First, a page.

By Chuck Strouse
By Scott Fishman
By Terrence McCoy
By Ryan Yousefi
By Ciara LaVelle, Kat Bein, Carolina Del Busto, and Liz Tracy
By Pepe Billete
By Ryan Yousefi
By Kyle Swenson
The fact that recycling garbage doesn't make it simply disappear became clear soon after Dade launched its curbside campaign, and many of the problems resembled those traditionally associated with landfills and incinerators. Agripost, a $25 million Opa-locka composting factory that had once been described as the future cornerstone of the county's recycling effort, eventually closed after complaints of foul odors were made by the faculty of an elementary school across the street. Reuter Recycling, a Pembroke Pines firm, shut down in 1992 after being forced by the vagaries of the market to dump tons of material into landfills. Poinciana Recycling Center, a Liberty City plant, found itself overwhelmed by tons of unsightly plastic and soggy newspapers. County employees had to be sent in to clean up the mess.
Despite evidence that mandatory recycling is a comparatively costly method to handle garbage and that claims of its environmental beneficence might be largely symbolic or emotional, there have been few efforts to dump the program.
Last October in Tallahassee, the Senate Natural Resources Committee voted 5-4 to end the state recycling requirement, but outraged bureaucrats and recycling industry lobbyists pureed the bill before it reached the floor of the Senate.
Nor was the bill an opening salvo against recycling orthodoxy, as it seemed at first glance. A majority of committee members simply felt that other environmental concerns -- specifically, an invasion of hydrilla plants choking Central Florida waterways -- warranted a piece of the $25 million earmarked for recycling programs. The senators reasoned that if state grants for recycling were cut, then recycling should no longer be mandatory, just encouraged -- the original position of the EPA eight years ago.
Rick Dantzler, chairman of the Senate Natural Resources Committee, backed away from the proposal and eventually funded his hydrilla war from other sources.
"The goal was to find the money, not wipe out recycling," a Dantzler aide recalls. "It came down to monetary nuts and bolts. We've got lakes up here you could walk across, that's how bad the weeds are. It's a real environmental concern. But I think there was such an outcry from some of the counties that the bill just became unimportant.
"The state originally required the counties to put these recycling programs in place with the full intent that they would wean themselves from the legislature. But the counties were saying, 'We're just not ready -- you can't do this to us!' Then there were the grassroots recycling advocates. We got letters from everyone within shooting distance."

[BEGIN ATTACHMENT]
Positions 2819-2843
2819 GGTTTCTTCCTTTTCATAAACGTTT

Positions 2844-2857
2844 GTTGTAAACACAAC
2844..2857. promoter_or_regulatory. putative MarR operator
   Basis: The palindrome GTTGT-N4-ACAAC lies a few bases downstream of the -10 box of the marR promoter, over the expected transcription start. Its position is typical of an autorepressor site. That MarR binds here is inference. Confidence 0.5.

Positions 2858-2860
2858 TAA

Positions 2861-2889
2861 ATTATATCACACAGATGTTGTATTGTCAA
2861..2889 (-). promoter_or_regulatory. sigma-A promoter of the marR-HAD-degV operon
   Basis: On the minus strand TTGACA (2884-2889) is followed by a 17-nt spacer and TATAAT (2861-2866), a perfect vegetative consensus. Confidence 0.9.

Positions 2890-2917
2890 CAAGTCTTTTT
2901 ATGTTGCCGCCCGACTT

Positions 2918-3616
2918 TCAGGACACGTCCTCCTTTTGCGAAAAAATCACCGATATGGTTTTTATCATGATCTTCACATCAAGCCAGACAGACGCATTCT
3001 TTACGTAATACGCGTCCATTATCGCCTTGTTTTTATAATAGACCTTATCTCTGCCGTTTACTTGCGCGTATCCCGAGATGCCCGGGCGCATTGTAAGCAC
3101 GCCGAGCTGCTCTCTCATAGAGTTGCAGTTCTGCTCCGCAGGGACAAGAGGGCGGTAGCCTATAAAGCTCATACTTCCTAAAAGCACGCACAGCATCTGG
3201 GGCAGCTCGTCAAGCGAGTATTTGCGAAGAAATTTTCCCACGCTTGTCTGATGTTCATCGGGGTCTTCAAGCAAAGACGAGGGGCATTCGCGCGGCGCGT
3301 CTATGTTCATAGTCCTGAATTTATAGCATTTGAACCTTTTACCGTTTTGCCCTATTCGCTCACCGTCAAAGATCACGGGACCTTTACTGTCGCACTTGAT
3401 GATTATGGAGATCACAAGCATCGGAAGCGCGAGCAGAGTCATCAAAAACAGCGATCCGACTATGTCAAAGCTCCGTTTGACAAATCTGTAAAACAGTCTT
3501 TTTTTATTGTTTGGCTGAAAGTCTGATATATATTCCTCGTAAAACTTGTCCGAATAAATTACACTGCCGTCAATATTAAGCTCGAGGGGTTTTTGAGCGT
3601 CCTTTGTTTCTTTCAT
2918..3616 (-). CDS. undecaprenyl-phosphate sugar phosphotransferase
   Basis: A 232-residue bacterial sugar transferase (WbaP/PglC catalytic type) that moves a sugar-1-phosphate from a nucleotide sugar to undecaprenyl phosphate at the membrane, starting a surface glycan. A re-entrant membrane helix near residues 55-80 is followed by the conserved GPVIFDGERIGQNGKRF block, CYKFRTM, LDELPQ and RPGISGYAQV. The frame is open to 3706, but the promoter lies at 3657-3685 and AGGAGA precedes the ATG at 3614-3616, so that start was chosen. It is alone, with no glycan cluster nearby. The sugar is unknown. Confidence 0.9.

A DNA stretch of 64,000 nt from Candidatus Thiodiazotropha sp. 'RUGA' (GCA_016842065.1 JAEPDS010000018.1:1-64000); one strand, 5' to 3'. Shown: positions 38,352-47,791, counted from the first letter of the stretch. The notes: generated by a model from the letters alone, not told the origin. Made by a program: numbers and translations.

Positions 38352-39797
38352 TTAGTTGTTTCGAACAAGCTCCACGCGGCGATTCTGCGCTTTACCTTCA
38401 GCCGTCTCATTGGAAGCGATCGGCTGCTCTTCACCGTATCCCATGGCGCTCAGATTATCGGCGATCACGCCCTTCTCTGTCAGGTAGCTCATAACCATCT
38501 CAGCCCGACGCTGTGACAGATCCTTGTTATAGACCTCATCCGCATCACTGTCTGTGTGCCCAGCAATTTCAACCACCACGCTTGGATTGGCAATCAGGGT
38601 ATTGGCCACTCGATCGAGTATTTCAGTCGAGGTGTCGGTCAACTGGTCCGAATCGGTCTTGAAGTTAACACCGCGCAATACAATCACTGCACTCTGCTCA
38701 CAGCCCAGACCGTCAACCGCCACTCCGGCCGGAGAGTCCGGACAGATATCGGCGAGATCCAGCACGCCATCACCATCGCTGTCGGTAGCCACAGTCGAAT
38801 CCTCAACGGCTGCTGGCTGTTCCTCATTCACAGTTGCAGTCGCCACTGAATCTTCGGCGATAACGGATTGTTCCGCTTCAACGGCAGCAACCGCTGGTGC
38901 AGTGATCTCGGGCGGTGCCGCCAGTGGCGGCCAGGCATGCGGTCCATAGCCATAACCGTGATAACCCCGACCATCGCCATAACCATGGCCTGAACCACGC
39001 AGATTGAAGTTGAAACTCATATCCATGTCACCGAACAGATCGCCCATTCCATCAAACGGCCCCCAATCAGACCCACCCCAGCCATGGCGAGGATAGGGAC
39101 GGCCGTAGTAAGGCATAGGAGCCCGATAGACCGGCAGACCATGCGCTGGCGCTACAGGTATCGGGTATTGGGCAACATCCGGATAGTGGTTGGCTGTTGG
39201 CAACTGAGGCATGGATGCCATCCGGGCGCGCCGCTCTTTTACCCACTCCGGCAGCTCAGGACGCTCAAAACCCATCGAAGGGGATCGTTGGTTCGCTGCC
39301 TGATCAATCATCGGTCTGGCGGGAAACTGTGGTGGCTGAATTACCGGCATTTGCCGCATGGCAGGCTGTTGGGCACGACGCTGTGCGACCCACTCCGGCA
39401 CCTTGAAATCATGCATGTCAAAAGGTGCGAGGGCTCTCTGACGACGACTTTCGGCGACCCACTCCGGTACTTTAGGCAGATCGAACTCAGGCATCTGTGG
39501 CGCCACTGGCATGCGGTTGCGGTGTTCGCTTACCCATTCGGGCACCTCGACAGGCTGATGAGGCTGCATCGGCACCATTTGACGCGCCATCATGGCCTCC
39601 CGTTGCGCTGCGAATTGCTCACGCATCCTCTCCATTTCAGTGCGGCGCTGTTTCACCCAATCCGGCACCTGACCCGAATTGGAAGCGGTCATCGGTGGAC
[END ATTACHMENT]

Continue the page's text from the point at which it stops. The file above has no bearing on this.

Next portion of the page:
Today the acolytes of recycling are everywhere, and the garbage guilt that found its initial expression in government programs has spawned a $170 billion private sector "environmental protection" industry that spans the globe.
Many recycling enthusiasts claim that it is only a matter of time before government programs, household recycling fees, and de facto price supports for recyclable materials wither away and leave the free market running the show. In the same breath, they talk about "closing the loop" on recyclable materials -- encouraging the citizenry to buy remanufactured products that represent the endpoint of the recycling stream. This, they acknowledge, will require further educational campaigns, and continuing legislative coercion -- a more or less consistent drumbeat of persuasion.
Recycling was supposed to be the solution to a problem but has in many ways become a means to its own end. Along the way, a relentless propaganda campaign aimed at schoolchildren has produced a generation of little nags whose energetic credulity ultimately serves the interests of waste-management corporations, national environmental groups, and politicians. The opposite end of the age spectrum is also full of true believers. The president of a local aluminum recycling company has noted that South Florida's oldsters make great recyclers because they remember the enforced sacrifices of World War II and the Great Depression.
Some observers see a growing impatience with mandatory recycling.
"I've noticed fewer and fewer people doing it," says Fernando Menoyo, the owner of a five-unit apartment house in Coral Gables. "My building is one of the few on the block that still recycles on a regular basis. A lot of landlords let the recycling bins get lost and never call the City for new ones. And the guys from the recycling company, I've caught them dumping stuff from the recycling bins into garbage Dumpsters -- it's easier to do that than walk back and forth to their truck. I've also noticed that recycling creates a lot of trash. The newspapers blow out of the bins, and then every Thursday morning there's cans and other things on the ground that the collectors have dropped."
A lawyer who works in the county clerk's office says she's fed up with the strictures of enforced workplace recycling. She refused to give her name for fear of offending her boss, recycling visionary Harvey Ruvin, but had this to say: "Where I work we aren't allowed to have garbage cans any more, just recycling bins. You know what that means? It means I have to walk all the way down the hall to the ladies' room to throw away an apple core. It's insane. This has gone totally over the edge."